How To Market An App From Scratch

August 24, 2015By
Startup Mobile

Your new app is great, but can you market it?

There seem to be more apps than ever today.

Right now, messaging apps seem to be growing the fastest.

A new study finds that 36% of smartphone owners use at least one messaging app.

Facebook remains one of the most popular apps. Instagram and Pinterest have seen incredible growth the last couple years.

Other apps are doing well too including apps that are forums, news aggregators and other information apps.

If you’re in the business of creating apps, for mass use or for a niche market use, it’s great to have the opportunity to win over an audience. The demand is there, but there is also tough competition.

People only have so much time and even if your app isn’t like Facebook you’re still competing with Facebook and other popular apps. It’s like if you own a restaurant. You might be the only Tex-Mex restaurant in town and that’s good, but you still have to get people to choose your restaurant over other restaurants or eating at home or eating at friend’s cookouts or whatever.

If you have a new app then doing I’m going to share the process you can take to market your app so that people are aware of it, see the need they have for it and know how to get it.

Let’s get into it.

1. Friend Encouragement

It seems like many apps that get a good sized audience are the ones that encourage use with a community or friends and family.

The biggest example is Facebook, which is one of the biggest apps out there. The whole concept of Facebook is connecting with people you know and staying in touch with messaging, updates, etc.

We also saw above that messaging apps are some of the fastest growing apps. That’s at least partly because the nature of the app encourages use with other people. When one person finds out about it they start using it and they have to encourage the people they know to use it as well.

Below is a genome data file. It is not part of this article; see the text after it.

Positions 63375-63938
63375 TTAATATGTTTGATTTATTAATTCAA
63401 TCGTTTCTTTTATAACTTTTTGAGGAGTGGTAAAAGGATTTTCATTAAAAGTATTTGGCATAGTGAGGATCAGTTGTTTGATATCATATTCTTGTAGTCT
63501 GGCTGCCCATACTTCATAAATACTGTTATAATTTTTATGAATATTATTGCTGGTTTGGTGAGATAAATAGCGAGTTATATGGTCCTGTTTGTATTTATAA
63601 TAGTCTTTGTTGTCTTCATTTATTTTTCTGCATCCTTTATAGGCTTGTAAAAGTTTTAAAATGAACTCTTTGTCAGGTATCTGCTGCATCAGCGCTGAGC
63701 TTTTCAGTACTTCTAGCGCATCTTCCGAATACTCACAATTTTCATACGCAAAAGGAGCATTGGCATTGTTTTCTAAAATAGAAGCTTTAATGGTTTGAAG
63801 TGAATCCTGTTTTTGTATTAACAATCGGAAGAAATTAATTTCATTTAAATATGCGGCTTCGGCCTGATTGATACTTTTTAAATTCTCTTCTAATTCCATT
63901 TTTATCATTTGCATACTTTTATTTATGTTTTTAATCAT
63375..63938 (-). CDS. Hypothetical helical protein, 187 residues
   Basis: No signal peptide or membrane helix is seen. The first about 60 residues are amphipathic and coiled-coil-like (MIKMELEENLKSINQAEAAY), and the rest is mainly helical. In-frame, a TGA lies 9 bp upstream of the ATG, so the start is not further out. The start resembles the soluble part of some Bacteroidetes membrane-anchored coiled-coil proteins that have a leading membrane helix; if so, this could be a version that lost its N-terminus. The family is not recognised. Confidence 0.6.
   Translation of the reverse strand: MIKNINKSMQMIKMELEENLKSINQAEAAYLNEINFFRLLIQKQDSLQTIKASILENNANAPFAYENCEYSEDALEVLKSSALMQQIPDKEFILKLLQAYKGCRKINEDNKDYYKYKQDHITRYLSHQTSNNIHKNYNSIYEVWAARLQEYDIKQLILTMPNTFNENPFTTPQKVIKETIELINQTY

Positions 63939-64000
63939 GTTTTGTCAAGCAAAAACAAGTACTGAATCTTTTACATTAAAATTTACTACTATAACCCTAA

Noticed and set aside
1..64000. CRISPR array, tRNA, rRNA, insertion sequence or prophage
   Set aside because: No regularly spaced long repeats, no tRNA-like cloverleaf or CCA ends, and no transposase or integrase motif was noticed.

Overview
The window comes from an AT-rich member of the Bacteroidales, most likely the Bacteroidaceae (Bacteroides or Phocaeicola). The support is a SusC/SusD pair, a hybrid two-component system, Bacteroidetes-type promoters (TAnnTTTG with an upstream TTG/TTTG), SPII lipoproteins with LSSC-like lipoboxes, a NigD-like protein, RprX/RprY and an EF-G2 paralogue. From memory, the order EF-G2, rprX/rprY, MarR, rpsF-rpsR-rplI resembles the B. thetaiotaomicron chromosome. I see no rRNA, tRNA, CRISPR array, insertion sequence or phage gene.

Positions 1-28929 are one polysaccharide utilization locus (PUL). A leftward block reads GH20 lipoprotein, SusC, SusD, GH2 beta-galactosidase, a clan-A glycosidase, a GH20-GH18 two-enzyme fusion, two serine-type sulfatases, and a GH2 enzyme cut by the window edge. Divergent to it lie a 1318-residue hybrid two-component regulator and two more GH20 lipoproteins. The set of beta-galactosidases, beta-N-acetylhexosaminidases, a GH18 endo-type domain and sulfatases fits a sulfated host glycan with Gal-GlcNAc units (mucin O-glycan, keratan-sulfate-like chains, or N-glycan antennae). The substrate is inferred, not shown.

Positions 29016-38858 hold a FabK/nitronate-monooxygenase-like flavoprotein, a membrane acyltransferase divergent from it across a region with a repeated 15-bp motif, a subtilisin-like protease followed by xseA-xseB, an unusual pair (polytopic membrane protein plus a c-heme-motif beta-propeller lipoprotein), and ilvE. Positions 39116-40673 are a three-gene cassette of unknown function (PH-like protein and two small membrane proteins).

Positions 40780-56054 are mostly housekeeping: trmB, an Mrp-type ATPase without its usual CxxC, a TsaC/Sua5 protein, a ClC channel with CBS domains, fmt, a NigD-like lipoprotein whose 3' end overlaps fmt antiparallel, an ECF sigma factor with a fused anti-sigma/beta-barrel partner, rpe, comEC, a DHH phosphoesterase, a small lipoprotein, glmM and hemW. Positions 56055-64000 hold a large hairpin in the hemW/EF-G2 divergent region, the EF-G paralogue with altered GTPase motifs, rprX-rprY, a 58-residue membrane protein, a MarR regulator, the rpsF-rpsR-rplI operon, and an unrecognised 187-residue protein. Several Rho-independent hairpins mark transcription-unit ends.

If your app is already developed is there something built-in that encourages people to use it with others?

You have to determine if that messaging or collaboration or whatever it is, is something that really needs to happen.

It’s not easy to do. It can be, but it’s not easy. If you don’t have this built-in to your app you can still be successful, but when you hear about word of mouth marketing it’s really about people needing to do something with others.

2. Piggybacking

Alright, now let’s move on to marketing an app whether people need to use it together or not.

Piggybacking is something that has worked for businesses for a long time, but it can work especially well today with apps. There are a number of apps that are built solely to enhance another app.

Instagram is a good example. It wasn’t built to enhance Facebook, but Instagram used Facebook login information for new users to signup. Facebook users were comfortable using Facebook so there was little barrier for them to signup for Instagram. There was a tie-in there or a piggybacking situation and it partly helped Instagram to grow until Facebook ended up buying the app.

Look for apps out there that your app can help. Make it irresistible for another app to not get excited about working with you. Find one that is popular or on the rise and piggyback on their success to grow your app.

3. Public Relations

Next up is public relations and it’s all about providing your story in a way that is interesting to a news publication’s audience.

You have to go into public relations thinking about what the publications want and that is something their audience will find interesting, useful, entertaining, etc.